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Doubles Science – The Back Volleyer

Close up of male and female sports people legs while playing active game. They are standing on court with focus on back and holding rackets. Team mates are preparing for match

By Jim Richards, Smoke Rise Pro

In club tennis, doubles teams play one up/one back because of the possibility of an opponent hitting a lob or too many balls at their feet, but even on the pro tour, the one up/one back formation also is common.  Serving and staying back, hitting too many returns to the net person, leaving the middle wide open, hitting too many volleys to the outside of the court and hitting too many touch volleys occur at the highest levels of the game. Successful doubles teams, such as the Italian duo Roberta Vinci and Sara Errani, play like this, but they are to be respected. In 2014, they hung tough and came back from being down 5-2 in the third to win the Australian Open doubles title.

When it comes to developing as a player, you should be learning to attack the net and hit down the middle by practicing approach shots, volleys and overheads. A chess master understands positioning, and so should a tennis master. The aim in doubles is to finish points at the net. Lisa Raymond is a great example. The Bryan brothers said, “Lisa Raymond is money in doubles.” She was in the top 10 in doubles at age 40. It should be mandatory for all women playing college tennis to watch at least five minutes of film of Raymond playing doubles.

Certainly, your approach shots, overheads and volleys need to be just as good as your ground game, but hey, you don’t want to be the same year in and year out, hoping your opponent makes more mistakes than you. You want to learn “big kid” tennis, and that means finishing points at the net.

Try these drills to reinforce attacking the net:
Game 1.
In this drill, there are no net players (ghosts). Instead, the server and returner play out points by hitting diagonally cross-court to each other. There is no better away to practice serves, returns, ground strokes, approach shots and volleys.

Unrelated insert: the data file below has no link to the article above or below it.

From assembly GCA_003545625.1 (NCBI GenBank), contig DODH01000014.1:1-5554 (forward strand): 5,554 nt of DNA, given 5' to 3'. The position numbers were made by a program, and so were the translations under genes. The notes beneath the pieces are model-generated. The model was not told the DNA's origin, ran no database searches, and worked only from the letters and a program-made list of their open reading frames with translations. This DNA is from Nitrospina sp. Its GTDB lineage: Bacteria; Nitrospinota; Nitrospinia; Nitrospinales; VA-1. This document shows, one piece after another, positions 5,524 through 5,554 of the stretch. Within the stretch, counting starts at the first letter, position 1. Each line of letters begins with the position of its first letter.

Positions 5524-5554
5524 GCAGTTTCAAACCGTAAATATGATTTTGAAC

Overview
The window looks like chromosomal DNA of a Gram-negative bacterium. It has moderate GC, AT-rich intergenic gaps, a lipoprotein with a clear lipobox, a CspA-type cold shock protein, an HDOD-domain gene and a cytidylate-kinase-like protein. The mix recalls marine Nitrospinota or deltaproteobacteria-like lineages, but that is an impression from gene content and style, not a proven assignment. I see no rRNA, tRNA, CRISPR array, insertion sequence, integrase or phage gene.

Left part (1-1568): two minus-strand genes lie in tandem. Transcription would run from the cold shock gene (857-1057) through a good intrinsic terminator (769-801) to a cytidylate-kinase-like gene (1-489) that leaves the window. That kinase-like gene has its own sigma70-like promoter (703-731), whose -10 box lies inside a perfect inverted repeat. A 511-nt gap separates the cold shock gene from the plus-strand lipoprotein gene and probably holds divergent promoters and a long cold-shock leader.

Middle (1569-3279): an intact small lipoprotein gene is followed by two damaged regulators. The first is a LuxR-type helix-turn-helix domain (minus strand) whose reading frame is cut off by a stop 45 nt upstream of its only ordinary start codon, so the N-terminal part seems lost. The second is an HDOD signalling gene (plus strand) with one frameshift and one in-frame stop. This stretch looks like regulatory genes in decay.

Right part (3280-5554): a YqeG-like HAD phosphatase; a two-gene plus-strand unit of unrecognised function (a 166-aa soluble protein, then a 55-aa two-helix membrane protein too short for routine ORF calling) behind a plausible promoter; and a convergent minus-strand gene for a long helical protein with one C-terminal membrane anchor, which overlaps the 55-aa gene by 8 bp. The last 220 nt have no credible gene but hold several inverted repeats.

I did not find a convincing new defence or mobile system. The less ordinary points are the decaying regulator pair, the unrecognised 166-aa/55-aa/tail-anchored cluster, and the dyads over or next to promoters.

When it comes to overheads, playing against a club player who is good at lobbing will give you a good workout. If they are not rushed, they can lob close to the baseline every time.

A good drill progression for getting players comfortable coming to the net in doubles is:

  • Feeding high lobs to the net player to start the point.
  • Feeding low balls to the net player to start the point.
  • Self-feed an approach shot to the baseline player to start the point.

Game 2. I have a rule for ALTA league players practicing doubles. At every team practice, for at least 20 minutes, I have my players play one-bounce doubles. If the ball lands a second time on your side of the court, you automatically lose the point. The one-bounce rule in doubles develops and teaches the instinct to go forward.

Game 3. Try an offense/defense drill with two players at the net and two at the baseline. This is an excellent game-based drill for teaching baseliners to hit lobs and dip off-pace passing shots at the feet of the net players. It teaches net players to volley hard down the middle, to angle overheads and to hit drop shots.

A fun, self-regulated variation is “Capture the Net.” In this game, 10 to 15 balls lie on each side of the net. The net team feeds a ball down the middle, which must land in the back box. If the net team wins the point, they feed another ball from their side of the court. If they lose the point, they run back to the baseline while the baseline team runs to the net and feeds one of their balls. The team who gets rid of their balls first wins the game.

Game 4. The game “105” is an excellent indicator of how much offensive capability (finishing points at the net) players have. Two teams on either side of the court start at the baseline. In pairs, they try to win points for their team like this:

  • 1 point for an opponent error
  • 3 points if the opponent hits the net from the coach’s feed
  • 3 points for a ground stroke winner
  • 5 points for a volley winner
  • 10 points for an overhead winner (ball cannot bounce)

The team that loses the point rotates off, and a new pair take their place. The game is excellent for getting players to win points at the net in doubles. The longer the game lasts, the less offensive the group is. Adult club players find it difficult when they first play this game to get more than one point at a time. For them, scoring moves at a glacial pace. In such situations, “55” might be a better alternative until they learn to win more points at the net.

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